Leviathan, film review
The wonder of Andrey Zvyagintsev’s brilliant new film is that it works both as a Chekhov-style family tragedy and as an extremely barbed satire exposing corruption in contemporary Russia.
The film-makers portray a country in which the ordinary people are treated as insects “drowning in shit”. They have no rights. The politicians and the church, working hand in hand “for the same cause,” lord it over them. We can’t help but notice the pictures of President Putin hanging prominently in the offices of the corrupt local dignitaries.
The impetuous Kolya (Aleksey Serebryakov) is battling with the local mayor (Roman Madyanov) to hold on to his home in a seaside town. The mayor wants it as part of some crooked property development scam and is ready to use blackmail and intimidation to make Kolya leave. Fuelled by pride, a sense of injustice and copious amounts of vodka, Kolya has the temerity to stand up to the politician. He enlists a lawyer friend, Dima (Vladimir Vdovichenkov), from Moscow to represent him. It doesn’t help domestic harmony that Kolya’s wife, Lilya (Elena Lyadova), is attracted to Dima, or that his teenage son (Sergey Pokhadaev) from his first marriage detests Lilya.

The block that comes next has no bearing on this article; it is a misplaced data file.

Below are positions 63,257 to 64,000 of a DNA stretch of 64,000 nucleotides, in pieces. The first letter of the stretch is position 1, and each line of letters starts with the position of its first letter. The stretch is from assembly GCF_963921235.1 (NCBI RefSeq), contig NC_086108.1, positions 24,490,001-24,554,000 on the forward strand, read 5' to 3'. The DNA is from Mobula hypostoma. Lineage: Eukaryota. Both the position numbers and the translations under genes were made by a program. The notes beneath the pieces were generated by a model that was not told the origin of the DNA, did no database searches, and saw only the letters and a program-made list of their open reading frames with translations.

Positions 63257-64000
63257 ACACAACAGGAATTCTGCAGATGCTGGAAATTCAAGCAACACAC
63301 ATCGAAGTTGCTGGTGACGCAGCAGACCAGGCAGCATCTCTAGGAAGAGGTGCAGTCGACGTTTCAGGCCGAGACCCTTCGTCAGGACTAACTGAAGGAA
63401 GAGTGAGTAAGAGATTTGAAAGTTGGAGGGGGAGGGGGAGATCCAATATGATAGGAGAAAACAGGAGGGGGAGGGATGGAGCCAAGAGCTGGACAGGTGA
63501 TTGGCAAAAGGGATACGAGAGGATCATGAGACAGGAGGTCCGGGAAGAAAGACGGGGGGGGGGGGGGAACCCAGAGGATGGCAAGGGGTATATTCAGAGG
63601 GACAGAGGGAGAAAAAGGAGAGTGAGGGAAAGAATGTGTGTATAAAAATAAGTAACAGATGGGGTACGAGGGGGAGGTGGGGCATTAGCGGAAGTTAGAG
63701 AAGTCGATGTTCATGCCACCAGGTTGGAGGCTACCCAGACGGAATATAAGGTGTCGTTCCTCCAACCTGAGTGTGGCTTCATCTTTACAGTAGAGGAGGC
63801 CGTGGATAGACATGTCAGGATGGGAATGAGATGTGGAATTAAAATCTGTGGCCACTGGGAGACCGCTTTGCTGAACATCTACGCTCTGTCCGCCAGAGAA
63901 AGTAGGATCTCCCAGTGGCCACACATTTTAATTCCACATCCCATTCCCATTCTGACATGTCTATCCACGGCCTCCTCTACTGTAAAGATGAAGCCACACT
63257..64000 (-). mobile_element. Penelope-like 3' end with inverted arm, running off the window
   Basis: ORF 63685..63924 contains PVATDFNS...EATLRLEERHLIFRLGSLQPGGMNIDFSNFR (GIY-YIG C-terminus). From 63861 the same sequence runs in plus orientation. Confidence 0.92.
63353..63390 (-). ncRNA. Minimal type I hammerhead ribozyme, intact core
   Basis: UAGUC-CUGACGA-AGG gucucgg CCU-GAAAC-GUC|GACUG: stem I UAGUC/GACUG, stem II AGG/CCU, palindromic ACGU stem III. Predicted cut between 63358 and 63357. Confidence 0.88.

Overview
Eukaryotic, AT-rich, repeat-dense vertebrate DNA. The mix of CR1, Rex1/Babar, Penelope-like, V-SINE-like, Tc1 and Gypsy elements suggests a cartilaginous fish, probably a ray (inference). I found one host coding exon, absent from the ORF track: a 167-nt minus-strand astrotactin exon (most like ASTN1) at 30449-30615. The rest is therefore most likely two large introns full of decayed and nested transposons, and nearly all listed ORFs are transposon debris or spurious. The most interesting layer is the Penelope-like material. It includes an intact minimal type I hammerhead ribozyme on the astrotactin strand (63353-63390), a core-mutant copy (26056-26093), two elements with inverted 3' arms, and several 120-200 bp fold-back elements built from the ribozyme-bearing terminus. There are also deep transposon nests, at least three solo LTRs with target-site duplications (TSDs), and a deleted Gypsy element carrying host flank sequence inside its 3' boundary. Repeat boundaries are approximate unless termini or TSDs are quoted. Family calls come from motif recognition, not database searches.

The mood of the film oscillates wildly. At times, especially in its portrayal of the mayor and his fast-talking cronies in the courts or of the church leaders, it is very funny. This is a world in which icons of venerated saints and images of naked pin-ups sit side by side on car dashboards. Alongside the humour, there are sudden outbreaks of violence. The characters are fatalistic. If they’re beaten up by heavies or betrayed by their partners, they give the impression that such bad fortune was only to be expected.
Some of the dialogue is despairing in the extreme. “Men are all the same. First you are pretty. Then, they kill you,” one character glumly bemoans her situation. In its bleak way the film is beautiful, full of wintry landscapes and poetic shots of the huge whalebones that lie discarded on the shore. There is an undertow of very cruel irony to the storytelling. What is most dispiriting is the sense that Kolya’s plight is not unusual and that this is just a tale of everyday life in modern Russia.